Former "Playboy" editor freed after eight months in prison on indecency charge
"Now it is proved, I am not guilty, journalism is not a crime," Arnada said in his first Tweet after being freed from Cipinang maximum-security prison in Jakarta, where he spent eight months. He was jailed as a result of pressure from Front Pembela Islam (Front of Islamic Defenders), which objected to the magazine's publishing of photos of a bikini-clad model.
"Despite our satisfaction at Arnada's release and the overturning of his conviction, we will continue to monitor developments closely," Reporters Without Borders said. "His case has already been the object of several judicial U-turns. After being acquitted by a district court and the Jakarta High Court, he was convicted by the Supreme Court in August 2010, when it was asked to review the case. The judicial system must remain independent and not yield to pressure from a radical group known for its violence."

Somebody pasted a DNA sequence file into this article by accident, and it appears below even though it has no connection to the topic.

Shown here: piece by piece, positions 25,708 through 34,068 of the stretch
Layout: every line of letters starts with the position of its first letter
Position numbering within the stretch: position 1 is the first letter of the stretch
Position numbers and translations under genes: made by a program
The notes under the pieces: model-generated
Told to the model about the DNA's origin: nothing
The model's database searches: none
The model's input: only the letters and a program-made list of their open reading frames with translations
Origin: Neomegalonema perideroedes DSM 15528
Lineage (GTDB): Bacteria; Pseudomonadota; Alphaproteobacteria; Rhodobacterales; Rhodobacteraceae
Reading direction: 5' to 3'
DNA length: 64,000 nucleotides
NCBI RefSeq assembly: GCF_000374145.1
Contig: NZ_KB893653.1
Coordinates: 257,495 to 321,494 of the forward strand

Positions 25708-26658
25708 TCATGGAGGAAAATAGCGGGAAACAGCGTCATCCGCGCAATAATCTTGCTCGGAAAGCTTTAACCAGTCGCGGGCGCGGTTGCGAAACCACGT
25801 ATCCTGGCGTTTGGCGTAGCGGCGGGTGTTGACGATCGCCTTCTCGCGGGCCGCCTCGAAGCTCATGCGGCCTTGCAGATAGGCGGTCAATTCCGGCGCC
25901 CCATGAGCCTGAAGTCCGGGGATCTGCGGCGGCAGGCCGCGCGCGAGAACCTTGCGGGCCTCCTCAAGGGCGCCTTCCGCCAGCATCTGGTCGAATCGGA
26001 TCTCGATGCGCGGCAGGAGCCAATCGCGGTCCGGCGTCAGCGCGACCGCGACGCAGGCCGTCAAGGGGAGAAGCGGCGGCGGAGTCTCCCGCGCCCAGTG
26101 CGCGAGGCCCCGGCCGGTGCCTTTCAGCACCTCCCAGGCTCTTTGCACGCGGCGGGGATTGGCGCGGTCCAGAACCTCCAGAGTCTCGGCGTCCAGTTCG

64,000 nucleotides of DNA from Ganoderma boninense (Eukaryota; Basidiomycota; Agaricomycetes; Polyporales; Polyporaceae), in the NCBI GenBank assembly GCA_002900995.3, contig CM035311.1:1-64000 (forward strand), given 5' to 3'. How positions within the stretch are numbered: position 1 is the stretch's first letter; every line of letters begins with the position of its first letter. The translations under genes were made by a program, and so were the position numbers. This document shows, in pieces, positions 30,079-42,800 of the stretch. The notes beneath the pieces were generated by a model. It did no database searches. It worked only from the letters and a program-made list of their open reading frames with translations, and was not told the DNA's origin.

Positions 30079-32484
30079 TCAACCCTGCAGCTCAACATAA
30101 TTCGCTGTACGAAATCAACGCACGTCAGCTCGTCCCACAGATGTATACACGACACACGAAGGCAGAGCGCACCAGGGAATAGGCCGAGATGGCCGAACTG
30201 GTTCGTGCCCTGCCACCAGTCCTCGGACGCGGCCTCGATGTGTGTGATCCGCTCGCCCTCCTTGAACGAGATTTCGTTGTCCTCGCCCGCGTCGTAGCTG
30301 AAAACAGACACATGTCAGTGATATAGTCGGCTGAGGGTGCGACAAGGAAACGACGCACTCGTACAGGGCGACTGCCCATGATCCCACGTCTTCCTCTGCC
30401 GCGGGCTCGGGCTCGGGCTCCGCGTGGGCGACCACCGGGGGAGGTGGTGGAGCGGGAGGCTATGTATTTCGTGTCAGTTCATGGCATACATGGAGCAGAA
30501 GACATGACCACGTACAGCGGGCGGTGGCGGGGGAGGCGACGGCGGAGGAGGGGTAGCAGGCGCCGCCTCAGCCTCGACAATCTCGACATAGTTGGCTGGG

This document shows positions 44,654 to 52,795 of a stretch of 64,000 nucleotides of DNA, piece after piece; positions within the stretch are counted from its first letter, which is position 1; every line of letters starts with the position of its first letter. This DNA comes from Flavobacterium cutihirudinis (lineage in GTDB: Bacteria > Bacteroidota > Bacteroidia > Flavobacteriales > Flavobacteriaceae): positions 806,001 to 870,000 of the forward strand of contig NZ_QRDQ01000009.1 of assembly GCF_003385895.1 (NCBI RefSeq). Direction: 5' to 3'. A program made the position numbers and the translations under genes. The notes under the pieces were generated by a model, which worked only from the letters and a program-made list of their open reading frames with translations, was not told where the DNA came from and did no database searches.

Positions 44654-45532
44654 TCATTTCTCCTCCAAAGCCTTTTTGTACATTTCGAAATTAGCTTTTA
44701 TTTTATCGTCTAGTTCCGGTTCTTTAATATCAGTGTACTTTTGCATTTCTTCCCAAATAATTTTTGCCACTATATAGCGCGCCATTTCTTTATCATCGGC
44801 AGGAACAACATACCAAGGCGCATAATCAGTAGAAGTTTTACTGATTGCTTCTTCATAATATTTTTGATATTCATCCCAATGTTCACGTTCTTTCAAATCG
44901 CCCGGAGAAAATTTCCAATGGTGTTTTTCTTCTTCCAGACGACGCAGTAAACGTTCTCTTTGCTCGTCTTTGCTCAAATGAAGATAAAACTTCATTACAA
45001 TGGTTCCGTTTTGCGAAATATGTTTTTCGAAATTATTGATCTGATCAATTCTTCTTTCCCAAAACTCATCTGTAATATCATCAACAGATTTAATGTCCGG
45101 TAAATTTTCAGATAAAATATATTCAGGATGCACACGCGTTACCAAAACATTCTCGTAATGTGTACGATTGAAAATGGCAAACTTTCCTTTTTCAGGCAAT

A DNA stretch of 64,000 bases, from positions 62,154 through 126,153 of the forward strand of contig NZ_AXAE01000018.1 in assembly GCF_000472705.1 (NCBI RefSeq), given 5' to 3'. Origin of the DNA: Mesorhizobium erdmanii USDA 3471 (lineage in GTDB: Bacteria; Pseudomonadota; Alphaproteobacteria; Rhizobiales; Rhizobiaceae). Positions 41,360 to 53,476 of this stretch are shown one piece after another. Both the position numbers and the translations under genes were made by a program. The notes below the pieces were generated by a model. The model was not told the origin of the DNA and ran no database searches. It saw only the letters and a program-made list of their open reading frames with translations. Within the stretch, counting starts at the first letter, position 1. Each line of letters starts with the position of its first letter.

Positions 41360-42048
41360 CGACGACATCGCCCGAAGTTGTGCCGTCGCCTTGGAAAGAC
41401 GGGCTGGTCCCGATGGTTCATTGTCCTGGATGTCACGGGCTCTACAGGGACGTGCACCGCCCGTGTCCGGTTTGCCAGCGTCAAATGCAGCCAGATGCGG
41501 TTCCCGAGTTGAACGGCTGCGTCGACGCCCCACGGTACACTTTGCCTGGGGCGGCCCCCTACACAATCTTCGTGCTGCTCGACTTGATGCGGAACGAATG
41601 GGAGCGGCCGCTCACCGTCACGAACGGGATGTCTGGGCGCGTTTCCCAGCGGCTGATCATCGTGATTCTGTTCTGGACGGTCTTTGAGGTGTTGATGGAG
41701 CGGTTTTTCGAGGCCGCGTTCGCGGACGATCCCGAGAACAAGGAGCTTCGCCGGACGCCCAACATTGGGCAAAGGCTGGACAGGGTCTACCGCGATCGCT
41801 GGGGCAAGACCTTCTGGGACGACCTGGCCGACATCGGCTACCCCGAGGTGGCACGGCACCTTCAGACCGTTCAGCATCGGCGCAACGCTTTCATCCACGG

Although it never published photos of nude women, the Indonesian version of "Playboy" was the target of hostile demonstrations by Islamist groups ever since its launch by the Velvet Silver Media group in 2006. After violent attacks on its offices, the magazine moved its headquarters to the island of Bali before closing for good in 2007.
Regarded as the world's most populous Muslim country with an estimated 212 million followers (nearly 90 per cent of the population), Indonesia is ranked 117th out of 178 countries in the 2010 Reporters Without Borders press freedom index.
What other IFEX members are saying
Reporters Without Borders
Committee to Protect Journalists
Southeast Asian Press Alliance